Calcium-ATPases: Gene disorders and dysregulation in cancer

Donna Dang, Rajini Rao

Research output: Contribution to journalReview articlepeer-review

Abstract

Ca2+-ATPases belonging to the superfamily of P-type pumps play an important role in maintaining low, nanomolar cytoplasmic Ca2+ levels at rest and priming organellar stores, including the endoplasmic reticulum, Golgi, and secretory vesicles with high levels of Ca2+ for a wide range of signaling functions. In this review, we introduce the distinct subtypes of Ca2+-ATPases and their isoforms and splice variants and provide an overview of their specific cellular roles as they relate to genetic disorders and cancer, with a particular emphasis on recent findings on the secretory pathway Ca2+-ATPases (SPCA). Mutations in human ATP2A2, ATP2C1 genes, encoding housekeeping isoforms of the endoplasmic reticulum (SERCA2) and secretory pathway (SPCA1) pumps, respectively, confer autosomal dominant disorders of the skin, whereas mutations in other isoforms underlie various muscular, neurological, or developmental disorders. Emerging evidence points to an important function of dysregulated Ca2+-ATPase expression in cancers of the colon, lung, and breast where they may serve as markers of differentiation or novel targets for therapeutic intervention. We review the mechanisms underlying the link between calcium homeostasis and cancer and discuss the potential clinical relevance of these observations. This article is part of a Special Issue entitled: Calcium and Cell Fate. Guest Editors: Jacques Haiech, Claus Heizmann, Joachim Krebs, Thierry Capiod and Olivier Mignen.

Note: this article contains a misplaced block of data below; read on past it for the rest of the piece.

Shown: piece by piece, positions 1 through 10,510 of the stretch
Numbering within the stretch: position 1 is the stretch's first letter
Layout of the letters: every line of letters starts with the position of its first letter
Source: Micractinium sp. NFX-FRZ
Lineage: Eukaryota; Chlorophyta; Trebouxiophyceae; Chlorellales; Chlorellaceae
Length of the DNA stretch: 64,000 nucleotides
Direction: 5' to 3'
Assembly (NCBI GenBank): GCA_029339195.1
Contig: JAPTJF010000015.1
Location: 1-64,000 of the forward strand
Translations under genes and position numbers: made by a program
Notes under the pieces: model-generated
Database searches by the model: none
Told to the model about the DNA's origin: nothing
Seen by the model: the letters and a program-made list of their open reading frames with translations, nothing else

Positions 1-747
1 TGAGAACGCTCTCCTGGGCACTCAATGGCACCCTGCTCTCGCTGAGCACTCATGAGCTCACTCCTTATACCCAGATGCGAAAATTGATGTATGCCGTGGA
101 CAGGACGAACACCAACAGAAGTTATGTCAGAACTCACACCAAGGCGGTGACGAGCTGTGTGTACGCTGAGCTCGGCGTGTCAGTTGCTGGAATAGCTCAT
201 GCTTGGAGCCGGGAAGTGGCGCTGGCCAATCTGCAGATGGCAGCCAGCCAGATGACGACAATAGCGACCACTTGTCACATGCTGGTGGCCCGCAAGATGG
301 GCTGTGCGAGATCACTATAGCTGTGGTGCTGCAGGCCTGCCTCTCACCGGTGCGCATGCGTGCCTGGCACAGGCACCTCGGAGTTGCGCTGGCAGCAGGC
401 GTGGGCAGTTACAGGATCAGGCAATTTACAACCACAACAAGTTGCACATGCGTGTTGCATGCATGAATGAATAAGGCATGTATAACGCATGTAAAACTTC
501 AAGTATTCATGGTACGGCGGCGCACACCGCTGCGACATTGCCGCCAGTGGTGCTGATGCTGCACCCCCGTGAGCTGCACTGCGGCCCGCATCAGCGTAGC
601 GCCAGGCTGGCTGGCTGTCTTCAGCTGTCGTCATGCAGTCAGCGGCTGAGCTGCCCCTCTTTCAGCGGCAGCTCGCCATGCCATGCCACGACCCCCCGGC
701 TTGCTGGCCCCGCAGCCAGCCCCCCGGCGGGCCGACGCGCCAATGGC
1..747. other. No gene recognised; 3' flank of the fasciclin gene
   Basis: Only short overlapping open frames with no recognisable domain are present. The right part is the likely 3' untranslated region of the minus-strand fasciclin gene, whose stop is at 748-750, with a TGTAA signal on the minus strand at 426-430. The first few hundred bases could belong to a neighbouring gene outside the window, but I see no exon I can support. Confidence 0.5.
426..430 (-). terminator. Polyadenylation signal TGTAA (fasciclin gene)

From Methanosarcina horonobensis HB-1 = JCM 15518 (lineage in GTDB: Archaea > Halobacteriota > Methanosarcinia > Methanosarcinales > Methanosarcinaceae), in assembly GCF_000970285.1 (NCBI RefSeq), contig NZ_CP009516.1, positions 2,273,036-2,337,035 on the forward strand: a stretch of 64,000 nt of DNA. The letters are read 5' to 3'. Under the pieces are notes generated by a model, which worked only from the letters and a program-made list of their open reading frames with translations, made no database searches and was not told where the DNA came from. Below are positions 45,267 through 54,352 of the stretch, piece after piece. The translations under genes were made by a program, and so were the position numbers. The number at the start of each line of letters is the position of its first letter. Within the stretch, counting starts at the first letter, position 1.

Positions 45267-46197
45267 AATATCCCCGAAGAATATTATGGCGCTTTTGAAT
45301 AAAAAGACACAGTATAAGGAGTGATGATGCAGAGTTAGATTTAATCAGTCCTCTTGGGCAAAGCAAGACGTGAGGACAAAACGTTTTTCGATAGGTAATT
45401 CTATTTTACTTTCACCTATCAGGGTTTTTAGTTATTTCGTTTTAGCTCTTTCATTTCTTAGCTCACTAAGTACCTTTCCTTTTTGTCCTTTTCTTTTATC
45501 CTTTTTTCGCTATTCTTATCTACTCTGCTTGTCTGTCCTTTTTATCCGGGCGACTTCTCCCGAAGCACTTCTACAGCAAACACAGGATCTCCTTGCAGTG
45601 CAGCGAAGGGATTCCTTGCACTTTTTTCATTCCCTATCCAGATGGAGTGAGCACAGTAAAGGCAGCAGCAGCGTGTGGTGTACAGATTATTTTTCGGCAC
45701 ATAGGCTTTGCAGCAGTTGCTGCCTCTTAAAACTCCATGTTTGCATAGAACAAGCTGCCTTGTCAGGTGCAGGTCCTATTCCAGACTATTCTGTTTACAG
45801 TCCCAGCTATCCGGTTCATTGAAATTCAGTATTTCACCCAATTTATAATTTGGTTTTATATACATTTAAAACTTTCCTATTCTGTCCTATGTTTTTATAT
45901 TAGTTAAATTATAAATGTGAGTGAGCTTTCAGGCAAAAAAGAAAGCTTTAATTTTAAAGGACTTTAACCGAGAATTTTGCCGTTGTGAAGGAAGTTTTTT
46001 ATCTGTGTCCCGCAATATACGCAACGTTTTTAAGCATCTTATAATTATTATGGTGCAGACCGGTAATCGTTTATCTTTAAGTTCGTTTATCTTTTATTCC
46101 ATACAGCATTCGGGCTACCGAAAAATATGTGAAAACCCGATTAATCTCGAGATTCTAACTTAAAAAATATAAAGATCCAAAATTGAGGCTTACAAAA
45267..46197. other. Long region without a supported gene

Original languageEnglish (US)
Pages (from-to)1344-1350
Number of pages7
JournalBiochimica et Biophysica Acta - Molecular Cell Research
Volume1863
Issue number6
DOIs
StatePublished - Jun 1 2016

Keywords

  • Breast cancer
  • Calcium ATPase
  • Calcium signaling
  • Golgi
  • Lactation
  • Secretory pathway

ASJC Scopus subject areas

  • Molecular Biology
  • Cell Biology

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